N$100 will now buy fewer than 40 electricity units

NO POWER … Many residents of Windhoek’s informal settlements do not have electricity. Photo James Jamu

Namibians are going to pay between N$2,50 and N$3 per unit of electricity from July, after the Electricity Control Board (ECB) approved an increase in bulk power supply by 8% for the 2024/25 financial year yesterday.

Currently, N$100 buys about 40,2 units of electricity, but the approved increase will see Namibians buying less than 40 units of electricity with the same amount, while poorer households that buy N$50 electricity will now have less than 20 units.

ECB said the decision was taken to prevent regional electricity distributors, local authorities, regional councils and mines from losing money.

Cenored prices will increase by 6%, with Cenored Okahandja increasing by 6,2% and Cenored Omaheke increasing with 1,5%.
Erongo RED asked for a 7,3% increase and 6,6% was approved.

Keetmanshoop Electricity Business Unit will increase with 6,4%, while Oshakati Premier Electric got a 6% approval.

Rehoboth Town Council asked for an 8,9% increase and 6,4% was approved.

Towns in the Erongo region will still continue to pay the highest for electricity.

These new prices will come into effect on 1 July.

Northern Electricity Distributor (Nored) and the City of Windhoek also applied, however, both entities need to meet certain conditions before their new prices can be released.

Petrus Johannes

ECB executive for technical regulation Petrus Johannes says Nored must submit updated financial statements and the City of Windhoek must provide a progress report on their electricity department.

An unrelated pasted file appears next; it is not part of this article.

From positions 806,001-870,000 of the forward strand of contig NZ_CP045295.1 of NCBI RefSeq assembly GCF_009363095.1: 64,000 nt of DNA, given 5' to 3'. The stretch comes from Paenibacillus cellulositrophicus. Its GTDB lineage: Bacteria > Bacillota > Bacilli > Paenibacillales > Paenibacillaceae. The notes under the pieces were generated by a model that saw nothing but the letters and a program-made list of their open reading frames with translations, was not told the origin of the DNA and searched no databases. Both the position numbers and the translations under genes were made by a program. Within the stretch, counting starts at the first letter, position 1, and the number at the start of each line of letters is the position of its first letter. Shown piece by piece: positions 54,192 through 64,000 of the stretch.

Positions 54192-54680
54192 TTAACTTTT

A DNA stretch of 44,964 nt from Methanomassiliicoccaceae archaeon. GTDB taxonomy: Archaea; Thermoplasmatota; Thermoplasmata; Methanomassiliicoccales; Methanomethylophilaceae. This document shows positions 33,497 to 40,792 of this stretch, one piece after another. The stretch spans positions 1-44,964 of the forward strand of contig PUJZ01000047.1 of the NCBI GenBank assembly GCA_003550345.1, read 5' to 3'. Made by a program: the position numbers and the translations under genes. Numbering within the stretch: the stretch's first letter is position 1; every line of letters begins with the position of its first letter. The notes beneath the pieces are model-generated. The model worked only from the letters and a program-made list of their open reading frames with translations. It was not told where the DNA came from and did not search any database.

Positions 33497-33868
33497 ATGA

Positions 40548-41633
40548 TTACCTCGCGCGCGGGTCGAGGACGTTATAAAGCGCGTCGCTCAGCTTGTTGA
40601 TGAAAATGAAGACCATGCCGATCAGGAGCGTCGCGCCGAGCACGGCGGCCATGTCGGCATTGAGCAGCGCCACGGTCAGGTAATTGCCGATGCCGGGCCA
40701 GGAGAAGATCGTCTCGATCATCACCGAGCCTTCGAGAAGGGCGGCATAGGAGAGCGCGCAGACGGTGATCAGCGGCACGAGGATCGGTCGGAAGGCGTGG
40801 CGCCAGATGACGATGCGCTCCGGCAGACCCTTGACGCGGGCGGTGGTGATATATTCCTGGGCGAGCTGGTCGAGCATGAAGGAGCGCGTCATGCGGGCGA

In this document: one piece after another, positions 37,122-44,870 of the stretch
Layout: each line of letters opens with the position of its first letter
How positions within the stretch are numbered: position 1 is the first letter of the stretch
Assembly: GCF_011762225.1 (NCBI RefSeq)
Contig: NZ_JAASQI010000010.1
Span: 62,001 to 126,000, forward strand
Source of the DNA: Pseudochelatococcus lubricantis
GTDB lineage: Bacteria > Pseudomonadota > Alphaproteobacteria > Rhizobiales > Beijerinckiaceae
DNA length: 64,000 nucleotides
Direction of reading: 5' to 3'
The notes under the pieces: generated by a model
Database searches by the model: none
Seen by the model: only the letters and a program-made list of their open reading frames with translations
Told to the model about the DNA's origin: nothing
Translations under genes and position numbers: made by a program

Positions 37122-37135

According to him, to involve consumers in the price decision process, major distribution utilities held public meetings in various towns from 21 May to 7 June.

He assured that consumers’ feedback on electricity access, affordability and service delivery was considered in the final prices.
Johannes says the ECB ruled that local authorities cannot block pre-paid electricity meters to recover unpaid bills for other services like water.

“They should find other ways to recover debts that follow the law,” he says


Economist Omu Kakujaha-Matundu says there is a tough time ahead for consumers already grappling with a biting cost of living and stagnant wages.

He says Nampower should accelerate ways to provide cheaper electricity.

“Should we continue this trend of ever-increasing rates, the consumers will have no choice, but go the Kenyan way,” says Kakujaha-Matundu.

Josef Sheehama


Economist Josef Sheehama describes the tariff increase as a catastrophe.

“This increase in electricity is a catastrophe and will negatively impact individuals and businesses. Given that the rate of tariff increase exceeds the rate of inflation, pressure is anticipated to be exerted on future inflation and, by extension, on the prices of goods and services,” he says.

Sheehama says the rising cost of electricity is pressuring businesses to reevaluate their workforce and stress test wage increases that could have a big effect on their cash flow.

“These decisions could result in job losses and have a significant effect on Namibia’s economy overall,” he says.


The Namibian considered the electricity costs of 11 towns, of which the most expensive is the Erongo region’s Walvis Bay, where the cost per unit is N$2,85.

Consumers at the harbour town can buy 175,60 units of electricity for N$500 from Erongored.

The most affordable electricity is found at Oranjemund, where residents pay N$1,59 per unit. Residents can buy 504 units for N$800.

The second most expensive town regarding electricity is Okahandja, with N$2,56 per unit. For N$100, residents can obtain 39 units.

This town gets its electricity from the Cenored-Okahandja joint venture.

Keetmanshoop residents pay N$2,54 per unit of electricity. This translates to 39,4 units for N$100.

Like Windhoek, the residents at southern towns get their electricity from municipalities.

At Lüderitz, residents pay N$2,04 per unit, while Aranos residents pay N$2,37 per unit.

The cost per unit for the following towns exclude the latest increases, since they applied late for tariff increases.

Oshakati Premier sells one electricity unit for N$2,43, while Okongo residents pay N$2,38 per unit.

Windhoek residents pay N$2,28 per unit, while Gobabis residents pay N$2,24 per unit.

These prices include vendor fees.

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